NAHB chairman Ed Brady said the business groups have “vigorously opposed this rule from the start and cannot allow this type of regulatory overreach to occur.”

He said the injury and illness disclosure requirement subjects businesses to “significant representational harm” without evidence it would reduce on-the-job injuries or illnesses.

“OSHA has not justified any of the rule’s requirements with any real benefits analysis and has relied entirely on anecdotal information,” Brady said in a statement. “This is entirely insufficient and cannot be allowed to stand and potentially serve as a precedent for other Agency rules. Workplace safety is of the utmost concern of our members, however this rule is unlawful and does not serve its intended purpose of improving workplace safety.”

Plaintiffs include the Chamber of Commerce of the United States; Oklahoma State Home Builders Association; the State Chamber of Oklahoma; the National Chicken Council; the National Turkey Federation; and the U.S. Poultry & Egg Association.

They seek declaratory judgment and want the rule set aside, plus costs of suit.

They are represented by Sam Fulkerson with McAfee Taft in Oklahoma City.

From Courthouse News.

Texas Judge Blocks Obamacare Rule on Sex-Related Surgeries

January 3, 2017
By David Lee

WICHITA FALLS, Texas (CN) – Citing the Hobby Lobby ruling, a Texas federal judge on Saturday blocked a rule change by the Obama administration that would prohibit physicians from citing religious concerns to refuse to perform abortions or gender-reassignment surgeries.

U.S. District Judge Reed O’Connor issued a nationwide preliminary injunction, finding the rule change to the Affordable Care Act contradicts law, exceeds statutory authority and “likely violates the Religious Freedom Restoration Act as applied to private plaintiffs.”

The rule change was to take effect Sunday.

Texas, Wisconsin, Nebraska, Kentucky, Kansas and physicians’ groups Franciscan Alliance, Specialty Physicians of Illinois and Christian Medical and Dental Associations sued the U.S. Department of Health and Human Services on Aug. 23 in Federal Court, claiming the determination of gender under the law has become a “state of mind” instead of a “biological fact.”

They claim it violates the “medical judgment and conscience rights” of doctors, who could be forced to perform sex-reassignment surgeries.

Judge O’Connor concluded that the rule change “places substantial pressure on plaintiffs to perform and cover and transition and abortion procedures.”

“Private plaintiffs’ long-held view that such procedures are immoral and inappropriate in every circumstance is now at odds with the rule’s interpretation of sex discrimination because it requires them to remove the categorical exclusion of transitions and abortions (a condition they assert is a reflection of their religious beliefs and an exercise of their religion) and conduct an individualized assessment of every request for those procedures,” the 46-page opinion states.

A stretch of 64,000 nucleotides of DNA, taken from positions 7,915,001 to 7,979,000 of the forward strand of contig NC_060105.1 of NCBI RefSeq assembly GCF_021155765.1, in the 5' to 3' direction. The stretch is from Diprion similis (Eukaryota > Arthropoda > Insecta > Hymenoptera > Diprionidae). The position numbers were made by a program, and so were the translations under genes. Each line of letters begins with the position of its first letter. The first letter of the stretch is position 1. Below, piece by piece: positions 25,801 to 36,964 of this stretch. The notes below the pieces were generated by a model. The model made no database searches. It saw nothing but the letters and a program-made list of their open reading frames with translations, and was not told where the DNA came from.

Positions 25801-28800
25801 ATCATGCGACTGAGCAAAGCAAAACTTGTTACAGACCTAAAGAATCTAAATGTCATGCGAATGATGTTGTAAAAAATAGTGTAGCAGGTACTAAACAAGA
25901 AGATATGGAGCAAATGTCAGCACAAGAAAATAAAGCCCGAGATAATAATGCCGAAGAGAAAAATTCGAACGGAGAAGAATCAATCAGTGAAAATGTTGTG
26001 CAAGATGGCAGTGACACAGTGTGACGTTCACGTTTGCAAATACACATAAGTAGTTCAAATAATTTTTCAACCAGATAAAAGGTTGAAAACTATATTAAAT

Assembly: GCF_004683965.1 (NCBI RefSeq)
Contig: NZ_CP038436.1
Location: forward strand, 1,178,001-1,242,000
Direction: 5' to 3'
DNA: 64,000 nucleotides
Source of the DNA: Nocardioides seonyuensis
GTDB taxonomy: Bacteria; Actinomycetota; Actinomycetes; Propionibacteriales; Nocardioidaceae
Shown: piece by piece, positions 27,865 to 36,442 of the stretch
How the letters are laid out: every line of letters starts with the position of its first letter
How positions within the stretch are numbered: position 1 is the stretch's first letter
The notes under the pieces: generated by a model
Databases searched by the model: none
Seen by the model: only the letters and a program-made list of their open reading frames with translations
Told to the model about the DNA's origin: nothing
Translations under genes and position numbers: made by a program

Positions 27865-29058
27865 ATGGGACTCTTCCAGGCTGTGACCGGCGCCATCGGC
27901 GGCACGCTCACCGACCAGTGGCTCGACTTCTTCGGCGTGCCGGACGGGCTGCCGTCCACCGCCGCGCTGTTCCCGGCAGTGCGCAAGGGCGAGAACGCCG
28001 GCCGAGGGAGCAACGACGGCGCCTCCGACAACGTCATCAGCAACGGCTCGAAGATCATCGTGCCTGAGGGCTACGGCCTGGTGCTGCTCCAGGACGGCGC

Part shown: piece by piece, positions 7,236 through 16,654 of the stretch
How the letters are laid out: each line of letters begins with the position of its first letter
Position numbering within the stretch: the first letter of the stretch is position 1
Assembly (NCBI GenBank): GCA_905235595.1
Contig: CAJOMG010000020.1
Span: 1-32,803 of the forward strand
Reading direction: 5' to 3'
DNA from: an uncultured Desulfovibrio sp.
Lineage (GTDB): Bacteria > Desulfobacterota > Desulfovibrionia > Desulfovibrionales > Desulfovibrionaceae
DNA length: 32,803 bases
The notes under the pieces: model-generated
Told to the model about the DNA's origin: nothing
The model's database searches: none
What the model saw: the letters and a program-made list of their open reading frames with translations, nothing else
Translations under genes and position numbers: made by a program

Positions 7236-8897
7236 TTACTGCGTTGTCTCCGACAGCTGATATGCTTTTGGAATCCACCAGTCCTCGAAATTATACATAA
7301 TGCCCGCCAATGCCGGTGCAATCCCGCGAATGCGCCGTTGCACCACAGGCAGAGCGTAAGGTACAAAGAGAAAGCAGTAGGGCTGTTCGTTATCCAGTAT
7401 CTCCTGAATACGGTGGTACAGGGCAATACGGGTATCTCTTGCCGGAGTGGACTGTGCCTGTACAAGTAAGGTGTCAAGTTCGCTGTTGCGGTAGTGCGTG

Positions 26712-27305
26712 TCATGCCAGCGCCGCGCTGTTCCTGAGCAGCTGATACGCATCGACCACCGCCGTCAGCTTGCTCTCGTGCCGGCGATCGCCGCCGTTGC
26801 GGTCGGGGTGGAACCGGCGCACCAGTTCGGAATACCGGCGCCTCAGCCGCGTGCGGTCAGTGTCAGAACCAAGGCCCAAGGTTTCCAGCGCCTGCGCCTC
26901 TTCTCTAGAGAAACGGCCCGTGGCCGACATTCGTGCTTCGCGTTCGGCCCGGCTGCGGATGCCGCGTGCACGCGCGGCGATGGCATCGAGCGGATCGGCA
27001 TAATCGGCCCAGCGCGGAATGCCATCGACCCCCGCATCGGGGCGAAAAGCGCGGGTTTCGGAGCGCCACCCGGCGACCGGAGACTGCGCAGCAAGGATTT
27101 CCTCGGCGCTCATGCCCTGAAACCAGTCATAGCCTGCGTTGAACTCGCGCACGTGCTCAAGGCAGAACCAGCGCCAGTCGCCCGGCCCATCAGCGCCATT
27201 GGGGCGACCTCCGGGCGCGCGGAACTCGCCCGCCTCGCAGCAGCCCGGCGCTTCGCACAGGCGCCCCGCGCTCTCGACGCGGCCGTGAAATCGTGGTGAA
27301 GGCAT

Citing the U.S. Supreme Court’s 2014 ruling in Burwell v. Hobby Lobby, O’Connor wrote: “A law that ‘operates so as to make the practice of … religious beliefs more expensive’ in the context of business activities imposes a burden on the exercise of religion. Accordingly, the Rule imposes a substantial burden on private plaintiffs’ religious exercise.” (Citing the U.S. Supreme Court ruling in Braunfeld v. Brown, 366 U.S. 599, 605 (1961)).

O’Connor says the federal government has “numerous less restrictive means available to provide access and coverage for transition and abortion procedures” and failed to show how exempting private plaintiffs’ religious beliefs would “frustrate the goal of ensuring ‘nondiscriminatory access to health care and health coverage.’”

Texas Attorney General Ken Paxton said Sunday the rule change would be costly to states as it would force the Employees Retirement System of Texas to cover gender-reassignment and abortion procedures for its 500,000 participants. He said a doctor who morally objects to the procedures and refers a patient to another doctor may violate the rule.

“This striking example of federal overreach under Obamacare would force many doctors, hospitals and other health care providers in Texas to participate in sex-reassignment surgeries and treatments, even if it violates their best medical judgment or their religious beliefs,” Paxton said in a statement.

Ezra Young, at attorney with the Transgender Legal Defense and Education Fund, said he expected O’Connor to be reversed on appeal to the Fifth Circuit.

“Judge O’Connor’s conclusion that transgender people and persons who have had abortions are somehow excepted from protection is deeply troubling, legally specious, and morally repugnant,” Young said Saturday.

O’Connor ruled four months after he blocked an earlier Obama administration order to allow transgender students to use bathrooms and locker rooms consistent with their gender identity.

Texas, 12 other states and two school districts had challenged the measure that allowed students to disregard the gender listed on their birth certificate and use the restroom of the sex with which they identified.

Judge O’Connor, 51, was appointed to the federal bench by President George W. Bush on June 27, 2007 and approved by the Senate on Nov. 16 that year.

From Courthouse News.